Bishop Timothy McDonnell: "...we are a pilgrim people ... We're asking them to move maybe across the city, maybe across city lines, maybe to another parish." (Aug. 29, Springfield Republican)
Is it rude to point out that the Bishop hasn't the faintest idea where the people of the affected parishes will go? It's notable that he says "we" are a pilgrim people - but all the pilgrims in this caravan appear to be parishioners.
This is not the way that canon law is supposed to work! The stable communities of the faithful (parishes) are supposed to have an individual identity, as well as a great deal to say about what happens to their property. Parishioners should be involved from day one of the decision-making process. They should help mold the decisions.
They would then move en masse to the appropriate welcoming parish, and it would be a disciplined choice, not the free-for-all that Bishop McDonnell suggests. Because of geography, cultural patterns, finances and neighboring parishes, there is no one-size-fits-all solution to change. Change can be managed. However, in order to succeed, it needs trust, open communication, and leadership.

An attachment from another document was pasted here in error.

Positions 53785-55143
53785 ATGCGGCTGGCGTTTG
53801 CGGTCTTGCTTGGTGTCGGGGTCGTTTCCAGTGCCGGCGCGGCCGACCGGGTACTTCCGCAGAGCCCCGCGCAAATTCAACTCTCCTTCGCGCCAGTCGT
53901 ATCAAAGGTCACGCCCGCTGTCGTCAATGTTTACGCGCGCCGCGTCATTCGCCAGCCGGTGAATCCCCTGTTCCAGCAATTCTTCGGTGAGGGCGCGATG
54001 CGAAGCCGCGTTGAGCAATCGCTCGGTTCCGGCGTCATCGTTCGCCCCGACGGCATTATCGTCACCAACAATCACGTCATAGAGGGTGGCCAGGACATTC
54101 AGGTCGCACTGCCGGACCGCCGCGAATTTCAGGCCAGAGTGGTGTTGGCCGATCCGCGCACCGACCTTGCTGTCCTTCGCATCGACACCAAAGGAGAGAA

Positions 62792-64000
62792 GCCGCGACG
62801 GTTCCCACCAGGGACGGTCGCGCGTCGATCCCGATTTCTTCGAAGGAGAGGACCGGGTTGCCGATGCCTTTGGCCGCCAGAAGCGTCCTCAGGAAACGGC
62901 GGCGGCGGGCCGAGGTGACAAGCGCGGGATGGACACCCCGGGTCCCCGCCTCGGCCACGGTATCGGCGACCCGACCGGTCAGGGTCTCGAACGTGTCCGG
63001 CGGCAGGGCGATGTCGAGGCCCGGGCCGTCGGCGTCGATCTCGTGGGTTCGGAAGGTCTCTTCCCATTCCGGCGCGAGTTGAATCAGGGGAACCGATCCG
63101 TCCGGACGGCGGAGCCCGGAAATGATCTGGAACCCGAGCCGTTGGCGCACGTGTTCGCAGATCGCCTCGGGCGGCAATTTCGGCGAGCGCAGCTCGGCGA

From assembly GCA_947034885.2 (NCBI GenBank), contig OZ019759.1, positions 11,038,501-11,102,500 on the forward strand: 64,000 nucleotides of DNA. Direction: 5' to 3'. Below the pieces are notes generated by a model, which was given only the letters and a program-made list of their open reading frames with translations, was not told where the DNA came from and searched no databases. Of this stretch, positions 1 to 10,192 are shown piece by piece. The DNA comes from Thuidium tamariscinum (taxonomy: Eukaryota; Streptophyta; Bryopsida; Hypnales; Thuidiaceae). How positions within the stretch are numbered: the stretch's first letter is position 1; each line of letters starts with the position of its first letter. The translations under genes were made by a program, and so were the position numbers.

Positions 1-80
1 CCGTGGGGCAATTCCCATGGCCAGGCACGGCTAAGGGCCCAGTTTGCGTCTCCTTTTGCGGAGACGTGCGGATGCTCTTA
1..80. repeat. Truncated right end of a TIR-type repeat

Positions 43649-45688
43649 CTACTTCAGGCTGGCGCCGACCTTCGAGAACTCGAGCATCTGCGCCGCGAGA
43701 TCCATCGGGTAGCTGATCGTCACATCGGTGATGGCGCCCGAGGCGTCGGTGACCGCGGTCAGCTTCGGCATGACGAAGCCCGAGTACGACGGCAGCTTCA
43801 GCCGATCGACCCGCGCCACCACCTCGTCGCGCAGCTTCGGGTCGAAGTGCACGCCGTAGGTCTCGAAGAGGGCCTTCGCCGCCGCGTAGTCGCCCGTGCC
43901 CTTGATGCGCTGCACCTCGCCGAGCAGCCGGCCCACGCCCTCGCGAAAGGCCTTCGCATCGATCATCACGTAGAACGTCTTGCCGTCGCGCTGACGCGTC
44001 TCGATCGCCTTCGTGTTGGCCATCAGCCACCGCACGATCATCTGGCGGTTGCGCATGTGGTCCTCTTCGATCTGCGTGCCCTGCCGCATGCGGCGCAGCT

Msgr. John Bonzagni: Bonzagni stressed, however, that he is not aware of any successful appeals in such matters. "Usually, all Rome is interested in is the process", Bonzagni said. "They just want to know that canon law has been followed." (Aug. 31, Springfield Republican)
One statement is untrue, the other is fudging the truth. The Congregation for the Clergy considers both procedure (de procedendo) and facts (de decernendo) when they deliberate. It is absolutely the case that the facts of each situation are considered, and not just how many i's are dotted and how many t's are crossed. It is a mystery why Msgr. Bonzagni, a canon lawyer, would suggest otherwise.